A controversial Arab-Israeli Islamist leader, Sheikh Raed Saleh, was granted bail by a British court Friday pending the outcome of his legal challenge against efforts by the government to deport him.
His lawyers said that Saleh, the head of the radical northern wing of Israel's Islamic Movement, had no idea he was subject to an exclusion order.
At the High Court on Friday, judge Nicholas Stadlen granted Saleh bail on condition that he wear an electronic tag, observe a night-time curfew, report daily to immigration officials and stay at the home of a friend in London.
He said he would not be released until late Monday, to give government officials time to carry out checks on the bail address.
The judge also banned Saleh from "public speaking" and any activity which might "ferment" terrorism or criminal activity.
Two of Saleh's supporters have put up sureties totalling £30,000 (34,000 euros, $48,000), the court heard.
Lawyers for Britain's Home Office had opposed the bail application, and they said they would seek to appeal against the ruling on Monday.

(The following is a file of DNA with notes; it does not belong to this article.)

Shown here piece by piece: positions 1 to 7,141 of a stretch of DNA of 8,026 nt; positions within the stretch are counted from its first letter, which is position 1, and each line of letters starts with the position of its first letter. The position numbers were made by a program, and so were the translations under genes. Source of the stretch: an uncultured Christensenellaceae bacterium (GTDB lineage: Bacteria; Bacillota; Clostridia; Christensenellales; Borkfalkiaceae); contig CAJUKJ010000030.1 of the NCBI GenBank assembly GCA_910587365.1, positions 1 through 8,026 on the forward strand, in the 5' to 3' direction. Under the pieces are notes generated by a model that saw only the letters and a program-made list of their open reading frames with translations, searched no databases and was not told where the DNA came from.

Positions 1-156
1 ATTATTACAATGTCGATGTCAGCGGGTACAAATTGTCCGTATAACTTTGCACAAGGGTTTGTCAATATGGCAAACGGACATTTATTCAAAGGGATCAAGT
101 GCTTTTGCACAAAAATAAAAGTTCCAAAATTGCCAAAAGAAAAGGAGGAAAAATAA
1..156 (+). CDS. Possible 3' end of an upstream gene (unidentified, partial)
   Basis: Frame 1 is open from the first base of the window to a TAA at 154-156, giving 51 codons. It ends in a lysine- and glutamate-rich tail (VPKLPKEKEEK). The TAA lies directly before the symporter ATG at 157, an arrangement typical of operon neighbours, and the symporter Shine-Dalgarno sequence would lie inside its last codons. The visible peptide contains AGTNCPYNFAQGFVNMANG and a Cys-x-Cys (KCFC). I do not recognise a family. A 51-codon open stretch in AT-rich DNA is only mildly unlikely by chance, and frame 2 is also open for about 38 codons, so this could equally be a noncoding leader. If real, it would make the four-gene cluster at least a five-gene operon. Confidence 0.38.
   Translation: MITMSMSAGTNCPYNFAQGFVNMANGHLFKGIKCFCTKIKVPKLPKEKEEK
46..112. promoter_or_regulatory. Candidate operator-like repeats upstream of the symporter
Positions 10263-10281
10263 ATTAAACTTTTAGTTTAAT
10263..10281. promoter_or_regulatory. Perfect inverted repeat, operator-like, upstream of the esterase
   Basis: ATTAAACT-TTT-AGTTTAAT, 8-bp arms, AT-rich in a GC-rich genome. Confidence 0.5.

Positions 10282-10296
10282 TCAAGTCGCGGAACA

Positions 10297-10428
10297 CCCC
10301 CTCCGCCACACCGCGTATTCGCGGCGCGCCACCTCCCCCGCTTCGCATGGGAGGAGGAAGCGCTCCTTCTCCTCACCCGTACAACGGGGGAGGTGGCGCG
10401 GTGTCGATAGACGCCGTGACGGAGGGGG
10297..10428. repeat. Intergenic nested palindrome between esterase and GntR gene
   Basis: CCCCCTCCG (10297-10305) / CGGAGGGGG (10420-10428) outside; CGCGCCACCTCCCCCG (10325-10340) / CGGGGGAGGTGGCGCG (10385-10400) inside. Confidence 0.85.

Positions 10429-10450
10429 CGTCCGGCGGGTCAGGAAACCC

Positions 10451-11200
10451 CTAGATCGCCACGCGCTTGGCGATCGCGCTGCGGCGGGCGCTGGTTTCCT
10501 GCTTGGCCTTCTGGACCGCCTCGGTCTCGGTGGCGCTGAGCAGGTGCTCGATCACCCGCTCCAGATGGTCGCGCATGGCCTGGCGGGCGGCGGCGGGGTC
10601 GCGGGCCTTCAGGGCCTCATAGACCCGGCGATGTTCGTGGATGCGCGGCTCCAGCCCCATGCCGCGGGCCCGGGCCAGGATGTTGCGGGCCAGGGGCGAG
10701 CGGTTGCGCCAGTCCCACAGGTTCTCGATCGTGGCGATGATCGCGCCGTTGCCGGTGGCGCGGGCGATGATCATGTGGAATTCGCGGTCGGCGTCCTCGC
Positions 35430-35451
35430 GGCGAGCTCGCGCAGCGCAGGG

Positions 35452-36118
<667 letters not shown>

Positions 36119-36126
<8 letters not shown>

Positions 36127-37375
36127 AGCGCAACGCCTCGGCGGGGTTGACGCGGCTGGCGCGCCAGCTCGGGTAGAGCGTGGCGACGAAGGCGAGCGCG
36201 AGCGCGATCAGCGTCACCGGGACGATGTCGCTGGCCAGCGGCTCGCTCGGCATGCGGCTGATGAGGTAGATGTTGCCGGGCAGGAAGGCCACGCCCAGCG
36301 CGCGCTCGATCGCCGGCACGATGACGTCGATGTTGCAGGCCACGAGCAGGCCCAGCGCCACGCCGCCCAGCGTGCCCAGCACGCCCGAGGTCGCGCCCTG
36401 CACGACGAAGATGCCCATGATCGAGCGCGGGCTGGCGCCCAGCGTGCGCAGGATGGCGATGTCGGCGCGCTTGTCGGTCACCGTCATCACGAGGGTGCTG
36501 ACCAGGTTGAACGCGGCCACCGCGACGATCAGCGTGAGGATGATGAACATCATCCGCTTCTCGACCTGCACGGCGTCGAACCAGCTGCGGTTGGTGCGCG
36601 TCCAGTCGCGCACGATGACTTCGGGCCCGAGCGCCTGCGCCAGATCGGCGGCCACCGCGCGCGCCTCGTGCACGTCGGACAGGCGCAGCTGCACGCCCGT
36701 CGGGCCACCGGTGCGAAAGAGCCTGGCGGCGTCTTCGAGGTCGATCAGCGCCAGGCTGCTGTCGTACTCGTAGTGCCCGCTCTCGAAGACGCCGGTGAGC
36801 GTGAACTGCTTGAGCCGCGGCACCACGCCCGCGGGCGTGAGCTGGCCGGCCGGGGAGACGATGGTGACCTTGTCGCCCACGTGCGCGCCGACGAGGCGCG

Saleh was arrested in London on June 28, the day before he was due to speak at an event in the House of Commons organised by the Palestinian Solidarity Campaign (PSC), one of several planned during his ten-day trip.
The court heard that the Home Office had made an order excluding him from Britain on June 23, and an internal investigation is now underway as to how he managed to get through border controls.
The judge meanwhile said Saleh had a "good arguable case" to support his claim for a judicial review of the decision to detain him, adding that any hearing would probably take place in September.
In 2010, he spent five months behind bars for spitting at an Israeli policeman, and he has been detained several other times, including in connection with an alleged arson incident.
He was also held after taking part in the Gaza Strip-bound aid flotilla which Israeli naval commandos stormed on May 31, 2010 in an operation that killed nine Turkish activists.
The Islamic Movement is tolerated in Israel but is under constant surveillance because of its perceived links with the Palestinian militant Hamas movement that controls Gaza, as well as with other Islamist groups worldwide.
Source: AFP Global Edition